2006 GdL Release:

Beaulieu Vineyard Carneros Brut Sparkling Reserve 2001

Beaulieu Vineyard Georges de Latour Private Reserve Cabernet Sauvignon 2006

Beaulieu Vineyard Georges de Latour Private Reserve Cabernet Sauvignon 1996

Beaulieu Vineyard Georges de Latour Private Reserve Cabernet Sauvignon 1986

BV Wine Society:

Beaulieu Vineyard Carneros Maestro Collection Marsanne 2007

Beaulieu Vineyard California Ensemble Red 2006

Rubissow Blogger Day on Mount Veeder

Rubissow Wines EstateAny vinopanion of mine can tell you that I love wines made from mountain fruit.  Give me those highly structured, dark and angry-fruited wines any day of the week!  They also might be able to tell you that I grew up in Napa Valley and so I have tasted quite a few wines from its many appellations.  What they may not be able to tell you is that I grew up at the base of one of my top two favorite wine regions of the world…Mount Veeder.  One morning in late August, I had the lucky opportunity to take part in an intimate escape to one of the few Mt. Veeder wineries that I had yet to visit, the craftsman Estate of Rubissow Wines (Facebook).

Rubissow Wines EstateOur blogger takeover of Rubissow’s peak of Mount Veeder came courtesy of Leslie Bramwell-Smith and the inimitable Thea Dwelle (Twitter).  I trekked up there with Liza (Twitter) and Xandria (Twitter) from the Brix Chicks and we arrived just on time, after passing the blue trashcans and making a left at the stars, etc…hey, it’s the backroads of Napa, ok?!  We started off with a very warm introduction to 2nd generation vintner Peter Rubissow and Autumn Berry, Estate everyperson who lives on the mountain and is also a very accomplished chef, which was happily proven later in the day!

Rubissow Wines EstateAfter the arrival of everyone else and the beginnings of a huge heat spike (it topped 104 on the mountain that day), we grabbed a very nomnom taste of the first wine of the day, the Rubissow Mount Veeder Estate Trompettes 2005.  This is a blended wine, made in the style of St. Emilion in Bordeaux, following their lead of a Cab Franc-based blend.  This has always been a favorite wine of their father, Co-Founder George Rubissow, as well as a recommendation by their friend and consultant early on, the famed winemaker André Tchelistcheff.  Following that, we headed off up the mountain for a vineyard hike to the top, just as their calmly energetic winemaker Timothy Milos (WineLog) zoomed up, in his A3.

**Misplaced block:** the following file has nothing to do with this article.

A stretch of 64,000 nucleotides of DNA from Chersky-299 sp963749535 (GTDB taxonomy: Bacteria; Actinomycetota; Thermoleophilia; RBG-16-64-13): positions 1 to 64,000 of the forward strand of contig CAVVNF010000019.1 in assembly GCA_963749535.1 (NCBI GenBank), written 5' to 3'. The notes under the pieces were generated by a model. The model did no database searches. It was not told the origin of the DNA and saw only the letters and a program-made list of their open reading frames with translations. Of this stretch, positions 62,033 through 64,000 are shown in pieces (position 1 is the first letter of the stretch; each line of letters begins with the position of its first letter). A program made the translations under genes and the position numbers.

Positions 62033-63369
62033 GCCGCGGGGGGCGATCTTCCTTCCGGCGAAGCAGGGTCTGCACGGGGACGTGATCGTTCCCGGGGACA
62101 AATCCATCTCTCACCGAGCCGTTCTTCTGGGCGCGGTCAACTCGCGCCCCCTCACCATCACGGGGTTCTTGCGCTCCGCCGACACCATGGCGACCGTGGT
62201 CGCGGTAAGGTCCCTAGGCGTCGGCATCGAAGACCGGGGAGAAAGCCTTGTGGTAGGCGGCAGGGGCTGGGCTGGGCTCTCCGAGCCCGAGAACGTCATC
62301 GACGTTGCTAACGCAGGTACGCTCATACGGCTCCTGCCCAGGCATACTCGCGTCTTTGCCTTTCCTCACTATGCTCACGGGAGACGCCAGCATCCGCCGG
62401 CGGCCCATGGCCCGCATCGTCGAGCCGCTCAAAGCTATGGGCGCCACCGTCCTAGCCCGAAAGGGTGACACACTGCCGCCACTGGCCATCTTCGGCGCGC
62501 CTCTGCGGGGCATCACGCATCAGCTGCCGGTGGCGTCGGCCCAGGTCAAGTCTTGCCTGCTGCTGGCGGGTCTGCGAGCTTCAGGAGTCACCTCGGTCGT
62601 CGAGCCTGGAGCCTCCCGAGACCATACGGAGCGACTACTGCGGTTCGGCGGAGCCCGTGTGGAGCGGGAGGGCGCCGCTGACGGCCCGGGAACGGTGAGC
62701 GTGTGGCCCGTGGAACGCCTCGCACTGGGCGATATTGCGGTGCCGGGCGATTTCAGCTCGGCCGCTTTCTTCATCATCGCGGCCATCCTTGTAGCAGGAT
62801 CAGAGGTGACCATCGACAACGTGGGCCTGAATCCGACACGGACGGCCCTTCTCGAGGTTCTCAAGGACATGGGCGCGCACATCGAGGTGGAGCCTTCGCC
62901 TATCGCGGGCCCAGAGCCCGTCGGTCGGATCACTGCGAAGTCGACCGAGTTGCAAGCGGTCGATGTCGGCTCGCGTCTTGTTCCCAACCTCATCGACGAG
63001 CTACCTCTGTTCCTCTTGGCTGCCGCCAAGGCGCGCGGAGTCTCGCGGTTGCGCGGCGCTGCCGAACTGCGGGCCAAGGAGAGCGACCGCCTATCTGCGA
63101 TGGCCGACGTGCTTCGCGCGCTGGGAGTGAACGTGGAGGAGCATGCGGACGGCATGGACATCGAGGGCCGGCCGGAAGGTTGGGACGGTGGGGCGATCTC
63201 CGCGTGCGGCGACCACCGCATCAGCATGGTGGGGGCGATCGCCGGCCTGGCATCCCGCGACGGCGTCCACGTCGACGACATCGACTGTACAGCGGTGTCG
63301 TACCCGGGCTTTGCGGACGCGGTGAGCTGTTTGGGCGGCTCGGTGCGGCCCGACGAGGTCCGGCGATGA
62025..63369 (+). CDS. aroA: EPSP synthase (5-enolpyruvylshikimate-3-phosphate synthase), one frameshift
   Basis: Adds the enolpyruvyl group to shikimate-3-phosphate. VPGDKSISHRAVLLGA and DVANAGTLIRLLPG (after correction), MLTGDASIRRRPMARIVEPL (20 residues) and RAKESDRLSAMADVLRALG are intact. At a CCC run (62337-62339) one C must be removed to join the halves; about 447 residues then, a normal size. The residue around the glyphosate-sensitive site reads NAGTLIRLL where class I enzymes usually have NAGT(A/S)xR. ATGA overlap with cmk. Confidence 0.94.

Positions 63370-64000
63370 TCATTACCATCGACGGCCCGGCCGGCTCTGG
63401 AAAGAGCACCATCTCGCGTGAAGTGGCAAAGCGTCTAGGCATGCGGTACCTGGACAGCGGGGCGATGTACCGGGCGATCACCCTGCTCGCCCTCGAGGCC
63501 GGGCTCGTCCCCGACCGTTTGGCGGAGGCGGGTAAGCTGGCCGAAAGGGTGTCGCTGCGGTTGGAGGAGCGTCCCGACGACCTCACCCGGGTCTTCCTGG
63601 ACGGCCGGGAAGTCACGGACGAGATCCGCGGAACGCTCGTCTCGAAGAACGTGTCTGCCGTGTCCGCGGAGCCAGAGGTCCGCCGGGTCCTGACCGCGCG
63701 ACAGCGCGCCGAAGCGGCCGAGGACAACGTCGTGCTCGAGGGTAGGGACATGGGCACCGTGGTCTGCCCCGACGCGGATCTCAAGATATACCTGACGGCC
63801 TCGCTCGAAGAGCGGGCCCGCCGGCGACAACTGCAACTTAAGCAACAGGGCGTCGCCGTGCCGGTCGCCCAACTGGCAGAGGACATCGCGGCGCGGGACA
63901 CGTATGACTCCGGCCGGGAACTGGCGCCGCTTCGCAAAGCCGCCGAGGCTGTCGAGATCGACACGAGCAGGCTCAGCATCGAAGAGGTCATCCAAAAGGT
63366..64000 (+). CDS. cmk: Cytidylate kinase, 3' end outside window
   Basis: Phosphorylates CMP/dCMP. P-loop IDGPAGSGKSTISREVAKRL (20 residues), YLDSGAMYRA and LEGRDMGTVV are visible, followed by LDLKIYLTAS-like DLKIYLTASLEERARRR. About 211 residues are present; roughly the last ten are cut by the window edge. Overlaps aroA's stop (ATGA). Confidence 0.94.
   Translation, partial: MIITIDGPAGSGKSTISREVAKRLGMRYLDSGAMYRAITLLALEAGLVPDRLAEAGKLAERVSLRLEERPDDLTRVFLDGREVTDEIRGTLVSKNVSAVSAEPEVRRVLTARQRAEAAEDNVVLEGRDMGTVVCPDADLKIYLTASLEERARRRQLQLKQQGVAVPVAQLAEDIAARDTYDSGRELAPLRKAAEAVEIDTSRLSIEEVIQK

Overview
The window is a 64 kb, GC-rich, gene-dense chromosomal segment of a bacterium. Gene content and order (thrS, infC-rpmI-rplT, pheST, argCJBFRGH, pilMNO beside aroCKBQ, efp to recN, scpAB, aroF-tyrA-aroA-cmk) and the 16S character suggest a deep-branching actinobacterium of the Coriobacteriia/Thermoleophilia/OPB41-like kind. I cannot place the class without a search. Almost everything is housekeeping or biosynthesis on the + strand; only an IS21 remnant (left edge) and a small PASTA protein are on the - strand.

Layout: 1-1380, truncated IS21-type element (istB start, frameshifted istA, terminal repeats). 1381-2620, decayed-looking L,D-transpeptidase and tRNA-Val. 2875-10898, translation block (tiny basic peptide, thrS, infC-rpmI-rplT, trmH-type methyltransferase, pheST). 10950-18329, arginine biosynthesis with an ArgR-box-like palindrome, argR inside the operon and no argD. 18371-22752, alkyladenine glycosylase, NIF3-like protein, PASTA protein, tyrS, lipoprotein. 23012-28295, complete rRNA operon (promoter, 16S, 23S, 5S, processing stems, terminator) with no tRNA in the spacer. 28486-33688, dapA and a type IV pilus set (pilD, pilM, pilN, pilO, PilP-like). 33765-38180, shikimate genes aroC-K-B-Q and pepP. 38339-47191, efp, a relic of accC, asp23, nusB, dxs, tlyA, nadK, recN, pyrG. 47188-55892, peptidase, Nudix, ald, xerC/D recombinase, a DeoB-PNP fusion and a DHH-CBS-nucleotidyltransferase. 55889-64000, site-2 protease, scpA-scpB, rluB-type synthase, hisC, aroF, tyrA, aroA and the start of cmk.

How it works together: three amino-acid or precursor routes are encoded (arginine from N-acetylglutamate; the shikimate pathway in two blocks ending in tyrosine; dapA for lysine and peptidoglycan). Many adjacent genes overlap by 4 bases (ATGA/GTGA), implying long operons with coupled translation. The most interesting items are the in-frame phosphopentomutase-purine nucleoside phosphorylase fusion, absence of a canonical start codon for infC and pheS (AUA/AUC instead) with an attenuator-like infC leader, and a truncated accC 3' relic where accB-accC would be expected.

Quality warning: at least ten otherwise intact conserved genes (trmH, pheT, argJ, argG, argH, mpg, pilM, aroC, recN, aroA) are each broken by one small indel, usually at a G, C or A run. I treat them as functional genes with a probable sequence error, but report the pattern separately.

Rubissow Wines EstatePeter RubissowOnce at the top, we were treated to quite a view.  Rubissow’s portion of Mt. V is actually more similar in soil and climate to the south-bordering Carneros appellation.  The soils are more of an ancient marine sediment origin and the climate is also a bit cooler (usually, heh) in the afternoons than much of the rest of Mt. V.  As we looked out over much of the Bay Area, you could see my home neighborhood in Browns Valley and Mt. Diablo off in the in the distance, below which I now live with the Lady.  Further west, you can just see a hint of SF and more prominently, Mt. Tam…amazing!